Messages 2006

The Book of Job and the problem of evil.

December 6, 2006

Santa Cruz, California

Received by FAB.


I am here, Jesus.

I will now channel my message about the Book of Job. I am doing this now at this particular time because you are preoccupied with difficulties at work, and you need to lift your focus to the heavenly things. You also need to realize that, as always has been the case, God will come through for you and satisfy your material needs.

As to rereading the Book of Job, your preparation is complete. Allow me to spontaneously express what I desire.

Well, let me start by saying that I have been wanting to discuss this book ever since the days of James Padgett, and I am deeply grateful to you for allowing this to be possible. Other matters were more compelling, and both Mr. Padgett’s and Dr. Samuels’ death made this impossible.

Before I get to the subject at hand, I want to make clear to my readers that I have always had a deep love and care for my native Judaism. People easily forget my Jewishness. Of course, I am universal in my outlook, and I do not wish to imply that I maintain my specifically earthly Jewish identity here in the Celestial Heavens. No, any distinction between Jew and Gentile disappears even long before entrance into the Celestial Heavens.

But it is also true that as a mortal, I was completely devoted to the heritage I was born into. I revered the sacred texts of what was then the Torah. I drank eagerly at the fount of knowledge which was available to me. My teachers in Egypt noticed something exceptional in the way I grasped the things I was taught. They called this to the attention of my father, and this confirmed his view, born when the Magi brought gifts at my birth, that I was to be a leader of my people.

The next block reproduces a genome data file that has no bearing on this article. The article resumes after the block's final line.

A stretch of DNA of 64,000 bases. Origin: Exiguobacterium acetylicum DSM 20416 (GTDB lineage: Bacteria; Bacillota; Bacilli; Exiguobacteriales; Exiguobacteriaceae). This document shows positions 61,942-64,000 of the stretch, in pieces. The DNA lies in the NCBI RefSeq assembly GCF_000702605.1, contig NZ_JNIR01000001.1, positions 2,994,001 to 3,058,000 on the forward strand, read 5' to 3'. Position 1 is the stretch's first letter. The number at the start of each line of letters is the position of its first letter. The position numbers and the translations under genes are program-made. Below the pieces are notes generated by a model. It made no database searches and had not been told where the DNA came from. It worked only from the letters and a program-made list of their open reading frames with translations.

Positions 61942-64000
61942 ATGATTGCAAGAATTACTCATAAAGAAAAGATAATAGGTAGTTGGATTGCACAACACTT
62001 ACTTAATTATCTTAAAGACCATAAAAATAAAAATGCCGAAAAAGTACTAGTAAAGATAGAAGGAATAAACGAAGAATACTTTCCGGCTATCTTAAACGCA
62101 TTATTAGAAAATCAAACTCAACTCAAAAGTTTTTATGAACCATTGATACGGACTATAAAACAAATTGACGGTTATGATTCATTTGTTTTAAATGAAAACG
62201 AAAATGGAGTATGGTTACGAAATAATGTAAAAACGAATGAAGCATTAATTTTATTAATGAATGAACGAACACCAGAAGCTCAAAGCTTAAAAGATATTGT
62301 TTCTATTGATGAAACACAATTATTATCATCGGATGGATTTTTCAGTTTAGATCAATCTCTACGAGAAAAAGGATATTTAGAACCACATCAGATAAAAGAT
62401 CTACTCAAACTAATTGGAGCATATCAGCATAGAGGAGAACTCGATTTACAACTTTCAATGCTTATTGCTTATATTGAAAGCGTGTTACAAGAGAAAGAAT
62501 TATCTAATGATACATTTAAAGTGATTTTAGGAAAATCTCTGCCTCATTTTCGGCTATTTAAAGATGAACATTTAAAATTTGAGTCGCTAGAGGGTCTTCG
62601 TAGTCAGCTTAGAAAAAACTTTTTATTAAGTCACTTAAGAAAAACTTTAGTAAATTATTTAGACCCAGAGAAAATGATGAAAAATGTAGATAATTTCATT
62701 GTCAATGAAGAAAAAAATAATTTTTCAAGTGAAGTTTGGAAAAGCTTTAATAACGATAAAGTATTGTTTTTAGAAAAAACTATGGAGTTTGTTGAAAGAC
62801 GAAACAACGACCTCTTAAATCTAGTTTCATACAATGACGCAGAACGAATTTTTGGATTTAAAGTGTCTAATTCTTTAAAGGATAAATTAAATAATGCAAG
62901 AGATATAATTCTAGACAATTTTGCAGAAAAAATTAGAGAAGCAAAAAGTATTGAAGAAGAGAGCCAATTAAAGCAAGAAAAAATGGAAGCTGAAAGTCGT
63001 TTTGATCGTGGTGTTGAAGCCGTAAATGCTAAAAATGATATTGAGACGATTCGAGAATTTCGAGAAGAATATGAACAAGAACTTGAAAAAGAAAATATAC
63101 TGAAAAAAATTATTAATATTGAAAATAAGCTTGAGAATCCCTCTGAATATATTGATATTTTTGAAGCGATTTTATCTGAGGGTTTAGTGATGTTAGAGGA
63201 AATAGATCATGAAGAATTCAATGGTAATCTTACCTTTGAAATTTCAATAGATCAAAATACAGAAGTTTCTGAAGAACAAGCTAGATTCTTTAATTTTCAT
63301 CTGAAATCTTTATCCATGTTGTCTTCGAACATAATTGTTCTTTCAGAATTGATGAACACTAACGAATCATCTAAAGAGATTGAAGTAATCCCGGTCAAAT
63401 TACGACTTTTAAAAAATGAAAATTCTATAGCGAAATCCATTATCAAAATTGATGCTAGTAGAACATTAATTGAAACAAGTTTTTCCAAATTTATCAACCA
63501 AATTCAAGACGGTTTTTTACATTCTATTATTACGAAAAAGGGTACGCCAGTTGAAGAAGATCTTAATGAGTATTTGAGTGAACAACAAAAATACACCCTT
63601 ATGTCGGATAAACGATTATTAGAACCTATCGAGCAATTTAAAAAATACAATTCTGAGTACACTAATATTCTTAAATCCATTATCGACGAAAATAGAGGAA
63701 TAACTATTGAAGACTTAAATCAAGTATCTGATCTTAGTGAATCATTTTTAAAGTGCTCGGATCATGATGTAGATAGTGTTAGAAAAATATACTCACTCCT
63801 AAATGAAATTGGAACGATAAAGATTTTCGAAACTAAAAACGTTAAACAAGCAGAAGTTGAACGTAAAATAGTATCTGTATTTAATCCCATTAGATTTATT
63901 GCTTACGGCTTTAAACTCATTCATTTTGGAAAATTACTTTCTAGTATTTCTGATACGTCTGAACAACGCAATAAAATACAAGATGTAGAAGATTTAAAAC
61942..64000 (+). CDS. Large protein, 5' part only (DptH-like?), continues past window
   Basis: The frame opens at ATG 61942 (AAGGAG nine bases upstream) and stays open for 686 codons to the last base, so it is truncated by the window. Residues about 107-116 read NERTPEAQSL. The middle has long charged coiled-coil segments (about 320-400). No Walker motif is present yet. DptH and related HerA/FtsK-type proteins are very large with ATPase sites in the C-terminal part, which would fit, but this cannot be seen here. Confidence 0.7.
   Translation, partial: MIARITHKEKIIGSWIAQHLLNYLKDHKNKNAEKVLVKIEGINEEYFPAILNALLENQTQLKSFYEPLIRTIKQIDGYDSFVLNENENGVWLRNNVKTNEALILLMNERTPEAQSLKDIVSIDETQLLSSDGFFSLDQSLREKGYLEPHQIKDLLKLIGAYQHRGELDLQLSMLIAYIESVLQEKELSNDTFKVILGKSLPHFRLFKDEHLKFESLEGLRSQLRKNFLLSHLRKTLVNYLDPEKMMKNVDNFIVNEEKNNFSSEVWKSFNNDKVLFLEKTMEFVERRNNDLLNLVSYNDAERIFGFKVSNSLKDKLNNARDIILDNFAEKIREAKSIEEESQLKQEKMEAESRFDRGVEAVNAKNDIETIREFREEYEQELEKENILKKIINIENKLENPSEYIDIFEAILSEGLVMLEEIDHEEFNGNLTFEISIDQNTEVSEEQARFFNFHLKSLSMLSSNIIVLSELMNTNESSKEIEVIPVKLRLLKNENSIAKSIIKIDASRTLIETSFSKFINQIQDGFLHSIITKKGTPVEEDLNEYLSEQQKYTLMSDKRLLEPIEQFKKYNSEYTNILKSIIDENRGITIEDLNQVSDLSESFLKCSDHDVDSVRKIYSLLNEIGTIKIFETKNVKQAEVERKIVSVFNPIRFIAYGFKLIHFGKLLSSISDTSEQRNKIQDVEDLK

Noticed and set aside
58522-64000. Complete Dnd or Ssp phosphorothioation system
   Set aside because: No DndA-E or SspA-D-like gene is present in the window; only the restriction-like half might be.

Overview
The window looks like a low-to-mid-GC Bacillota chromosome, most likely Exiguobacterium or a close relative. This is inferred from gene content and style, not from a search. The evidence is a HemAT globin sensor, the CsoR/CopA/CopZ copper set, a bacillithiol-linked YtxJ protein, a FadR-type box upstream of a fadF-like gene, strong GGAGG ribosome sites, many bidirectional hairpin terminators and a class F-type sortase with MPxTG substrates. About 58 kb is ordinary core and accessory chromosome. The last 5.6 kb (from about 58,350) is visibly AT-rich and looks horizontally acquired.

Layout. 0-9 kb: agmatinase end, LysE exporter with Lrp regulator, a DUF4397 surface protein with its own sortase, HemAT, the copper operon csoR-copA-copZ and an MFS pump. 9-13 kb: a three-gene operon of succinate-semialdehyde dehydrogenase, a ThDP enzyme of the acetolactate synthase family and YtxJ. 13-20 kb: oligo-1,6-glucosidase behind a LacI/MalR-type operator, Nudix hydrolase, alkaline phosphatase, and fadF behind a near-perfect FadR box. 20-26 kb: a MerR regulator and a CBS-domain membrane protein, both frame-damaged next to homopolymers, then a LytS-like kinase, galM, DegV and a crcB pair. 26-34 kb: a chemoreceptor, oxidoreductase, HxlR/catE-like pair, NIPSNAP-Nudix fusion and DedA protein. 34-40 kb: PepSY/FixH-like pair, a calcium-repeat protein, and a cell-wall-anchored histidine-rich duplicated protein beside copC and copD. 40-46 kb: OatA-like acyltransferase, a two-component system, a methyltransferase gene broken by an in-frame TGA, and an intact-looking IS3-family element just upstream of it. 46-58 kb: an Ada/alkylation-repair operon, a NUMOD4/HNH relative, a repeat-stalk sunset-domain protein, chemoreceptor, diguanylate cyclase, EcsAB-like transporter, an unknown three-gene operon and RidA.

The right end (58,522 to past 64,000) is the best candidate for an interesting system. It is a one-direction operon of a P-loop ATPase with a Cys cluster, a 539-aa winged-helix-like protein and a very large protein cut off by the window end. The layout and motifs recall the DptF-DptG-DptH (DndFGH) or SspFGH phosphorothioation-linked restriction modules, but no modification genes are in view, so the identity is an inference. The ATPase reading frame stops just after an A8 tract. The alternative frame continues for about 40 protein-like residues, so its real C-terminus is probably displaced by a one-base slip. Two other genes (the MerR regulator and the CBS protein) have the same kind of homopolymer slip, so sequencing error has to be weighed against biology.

So let me begin by saying that the actual incidents described in the Book of Job are fictitious. You know by now that Satan does not exist. The story of Job’s grievous losses, his friends’ rebukes and his replies, God’s answer, and Job’s final restoration, is what you would call literature and not factual history. It was a literary genre that had other examples, but this one survived.

People must understand that Oriental writers were fond of embellishing incidents and making up things to satisfy a certain need for drama and imagination. In a similar way, many things written in both testaments of the Bible are not facts, but imaginary embellishments. Great confusion and distortions have arisen because modern sincere Bible believers are ignorant of these Biblical attitudes. These sincere lovers of God do not understand the mindset that often went into the Bible writings. These accounts are more exhortations and narrative sermons more than factual history. And so it is with the Book of Job.

But this notwithstanding, the subject matter dealt with is of immense significance, and we may quite justly excuse the imaginary wanderings, since the ideas expressed are vital to every mortal.

Every true believer in God has been perplexed why good people suffer, and why evil people have prospered. The fact that this has not always been the case is irrelevant, for if a person is righteous and has a good heart, how could a loving God seemingly abandon him or her? The subject matter of the Book of Job attacks this problem directly, and it is one of the glories of the Bible that such an honest description could be.